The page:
It's an awfully risky thing to live
Musing about Carl Rogers, a mismarketed dance class and what it means to live.
That title is a quote from Carl Rogers, renowned psychologist and one of the fathers of humanistic psychotherapy. Where Freud and his crew believed it was up to them to tease out a person’s rationale and motivations, Rogers believed that you have all the answers you need within you, if you’d only see them.
In class this week, we were assigned to watch Rogers conduct a recorded therapy session. Freud went around giving talks on his theory, but we’re lucky enough that Rogers was coming up with his during the time of colour TV. After roughly a year and a half of struggling through practiced therapy sessions with all the grace of a giraffe on ice, it was time to watch a master at work.
The clip opens with Rogers explaining his theory, known as person-centred theory. He seems nervous, which I wasn’t expecting and found quite comforting as a trainee therapist. I’d already been wondering how you could hold a true therapy session beneath studio lights and in front of rolling cameras. How could anyone be really genuine knowing the nation would be watching? To her credit though, Gloria is.
She walks in with her handbag as though she’s just popped out to the shops, then seems almost to collapse onto the sofa. You get the sense immediately that she’s feeling somewhat stuck, defeated, and that becomes even more apparent when she starts grilling poor Carl Rogers for an answer to her problems. You see, Gloria finds herself at a crossroads. A newly divorced woman in 1965, she’s attempting to embrace her sexuality and desire whilst also trying to live by the patriarchal constraints of the time. She wants to be a good mother, but has lied to her daughter about whether she’s had sex with the men she’s dated. Good mothers don’t lie. Good mothers should be open about sex with their children, especially their daughters, so as not to give them a complex. Good mothers don’t have sex or experience desire.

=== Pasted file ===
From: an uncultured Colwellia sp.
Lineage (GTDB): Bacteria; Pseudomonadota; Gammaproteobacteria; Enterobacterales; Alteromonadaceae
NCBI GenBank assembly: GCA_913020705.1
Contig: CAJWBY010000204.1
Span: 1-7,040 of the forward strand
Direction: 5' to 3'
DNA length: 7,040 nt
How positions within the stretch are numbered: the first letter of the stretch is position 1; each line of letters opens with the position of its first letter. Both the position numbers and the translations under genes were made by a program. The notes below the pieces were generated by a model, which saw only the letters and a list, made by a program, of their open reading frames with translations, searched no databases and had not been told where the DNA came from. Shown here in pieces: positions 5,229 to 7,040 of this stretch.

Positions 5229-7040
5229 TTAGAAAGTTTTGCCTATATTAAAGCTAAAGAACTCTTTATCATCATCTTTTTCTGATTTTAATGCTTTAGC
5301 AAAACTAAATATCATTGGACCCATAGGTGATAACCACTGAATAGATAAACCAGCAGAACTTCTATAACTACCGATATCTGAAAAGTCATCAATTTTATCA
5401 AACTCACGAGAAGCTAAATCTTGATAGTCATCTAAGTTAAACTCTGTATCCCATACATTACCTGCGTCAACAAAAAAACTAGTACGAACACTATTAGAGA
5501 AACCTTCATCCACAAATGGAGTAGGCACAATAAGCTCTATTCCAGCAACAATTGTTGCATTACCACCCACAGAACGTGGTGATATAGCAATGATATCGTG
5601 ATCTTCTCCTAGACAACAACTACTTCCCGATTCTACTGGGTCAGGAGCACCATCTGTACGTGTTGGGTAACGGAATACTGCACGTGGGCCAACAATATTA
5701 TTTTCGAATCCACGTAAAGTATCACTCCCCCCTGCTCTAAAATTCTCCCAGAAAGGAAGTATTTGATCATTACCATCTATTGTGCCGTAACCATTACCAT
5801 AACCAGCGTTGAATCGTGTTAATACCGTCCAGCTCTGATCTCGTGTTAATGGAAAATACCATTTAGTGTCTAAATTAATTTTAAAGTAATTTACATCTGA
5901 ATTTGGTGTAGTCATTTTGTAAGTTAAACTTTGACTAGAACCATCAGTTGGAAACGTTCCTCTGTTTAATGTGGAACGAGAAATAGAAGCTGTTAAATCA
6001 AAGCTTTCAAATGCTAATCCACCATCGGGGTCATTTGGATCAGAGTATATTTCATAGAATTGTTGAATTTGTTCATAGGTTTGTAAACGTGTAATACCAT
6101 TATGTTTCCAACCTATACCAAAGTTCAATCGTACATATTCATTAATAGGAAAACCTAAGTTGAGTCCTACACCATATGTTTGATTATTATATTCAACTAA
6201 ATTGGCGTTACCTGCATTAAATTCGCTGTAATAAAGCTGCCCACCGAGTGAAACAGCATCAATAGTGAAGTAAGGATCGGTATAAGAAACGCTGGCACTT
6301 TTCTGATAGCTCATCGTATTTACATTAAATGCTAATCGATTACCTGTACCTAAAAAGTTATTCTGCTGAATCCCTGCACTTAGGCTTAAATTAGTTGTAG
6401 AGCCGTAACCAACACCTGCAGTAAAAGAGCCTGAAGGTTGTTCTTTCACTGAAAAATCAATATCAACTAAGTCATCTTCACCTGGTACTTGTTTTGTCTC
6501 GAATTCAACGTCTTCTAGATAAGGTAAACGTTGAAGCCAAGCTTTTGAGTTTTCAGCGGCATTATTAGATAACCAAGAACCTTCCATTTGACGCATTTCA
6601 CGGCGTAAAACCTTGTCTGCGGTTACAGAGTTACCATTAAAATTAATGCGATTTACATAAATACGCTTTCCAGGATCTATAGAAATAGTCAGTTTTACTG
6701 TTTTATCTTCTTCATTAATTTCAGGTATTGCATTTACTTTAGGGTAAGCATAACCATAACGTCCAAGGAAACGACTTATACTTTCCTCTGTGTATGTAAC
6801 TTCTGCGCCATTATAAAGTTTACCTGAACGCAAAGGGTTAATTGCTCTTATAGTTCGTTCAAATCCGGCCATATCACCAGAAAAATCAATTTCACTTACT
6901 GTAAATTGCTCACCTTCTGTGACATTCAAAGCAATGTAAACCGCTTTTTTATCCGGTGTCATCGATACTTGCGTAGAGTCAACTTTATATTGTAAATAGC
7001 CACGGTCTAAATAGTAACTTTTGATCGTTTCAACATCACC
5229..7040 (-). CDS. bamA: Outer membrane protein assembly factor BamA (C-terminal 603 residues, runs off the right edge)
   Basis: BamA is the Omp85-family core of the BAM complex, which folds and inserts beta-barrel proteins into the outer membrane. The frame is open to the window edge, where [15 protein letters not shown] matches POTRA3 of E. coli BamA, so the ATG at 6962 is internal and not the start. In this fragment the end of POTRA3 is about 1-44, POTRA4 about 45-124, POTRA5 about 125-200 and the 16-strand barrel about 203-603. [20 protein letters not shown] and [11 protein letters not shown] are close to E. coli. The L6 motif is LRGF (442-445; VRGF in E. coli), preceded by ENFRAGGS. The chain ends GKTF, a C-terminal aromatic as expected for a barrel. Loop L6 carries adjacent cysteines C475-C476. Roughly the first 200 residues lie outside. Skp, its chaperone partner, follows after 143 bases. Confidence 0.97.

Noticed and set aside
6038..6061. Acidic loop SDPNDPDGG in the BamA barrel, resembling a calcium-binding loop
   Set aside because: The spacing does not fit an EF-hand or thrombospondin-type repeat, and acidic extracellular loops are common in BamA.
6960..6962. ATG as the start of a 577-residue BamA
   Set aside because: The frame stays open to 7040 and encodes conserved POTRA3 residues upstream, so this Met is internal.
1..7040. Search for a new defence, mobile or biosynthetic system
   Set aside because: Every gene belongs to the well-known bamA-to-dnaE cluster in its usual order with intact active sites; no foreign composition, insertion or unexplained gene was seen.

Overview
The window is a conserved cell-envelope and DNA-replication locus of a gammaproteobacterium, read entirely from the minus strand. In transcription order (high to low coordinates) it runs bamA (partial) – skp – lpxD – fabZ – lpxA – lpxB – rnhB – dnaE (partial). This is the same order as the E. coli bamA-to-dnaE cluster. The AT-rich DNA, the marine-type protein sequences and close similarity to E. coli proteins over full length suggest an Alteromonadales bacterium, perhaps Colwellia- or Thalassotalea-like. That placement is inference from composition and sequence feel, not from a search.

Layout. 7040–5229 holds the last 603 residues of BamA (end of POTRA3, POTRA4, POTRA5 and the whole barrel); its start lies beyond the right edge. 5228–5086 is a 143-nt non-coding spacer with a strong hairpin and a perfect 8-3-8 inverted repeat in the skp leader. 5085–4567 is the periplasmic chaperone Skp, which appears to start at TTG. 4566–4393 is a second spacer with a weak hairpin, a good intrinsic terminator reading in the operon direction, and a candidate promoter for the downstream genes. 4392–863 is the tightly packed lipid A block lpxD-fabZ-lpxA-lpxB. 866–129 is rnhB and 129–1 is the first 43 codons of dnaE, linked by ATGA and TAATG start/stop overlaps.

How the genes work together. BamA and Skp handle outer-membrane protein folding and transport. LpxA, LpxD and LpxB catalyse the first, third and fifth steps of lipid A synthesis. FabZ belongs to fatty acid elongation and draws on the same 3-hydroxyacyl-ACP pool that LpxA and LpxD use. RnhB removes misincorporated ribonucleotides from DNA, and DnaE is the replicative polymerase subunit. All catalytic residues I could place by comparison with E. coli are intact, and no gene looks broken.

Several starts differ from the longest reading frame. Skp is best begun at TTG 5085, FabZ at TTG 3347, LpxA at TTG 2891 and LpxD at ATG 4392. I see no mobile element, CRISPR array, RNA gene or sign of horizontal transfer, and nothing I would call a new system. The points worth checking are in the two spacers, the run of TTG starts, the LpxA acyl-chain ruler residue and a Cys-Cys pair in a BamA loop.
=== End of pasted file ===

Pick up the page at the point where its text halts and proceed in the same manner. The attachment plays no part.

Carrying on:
It’s weird to watch Gloria discuss this dilemma. Nearly sixty years later and women still have the same issues. Don’t be promiscous, but also do dress provocatively for the gaze of others. Don’t discuss sex, but do know exactly how to please a man. Or, we go totally the other way. Become sex-obsessed. If you aren’t having casual sex, you’re not doing it right. If you’re not into BDSM, you’re a prude, vanilla. Still women’s sexuality is policed.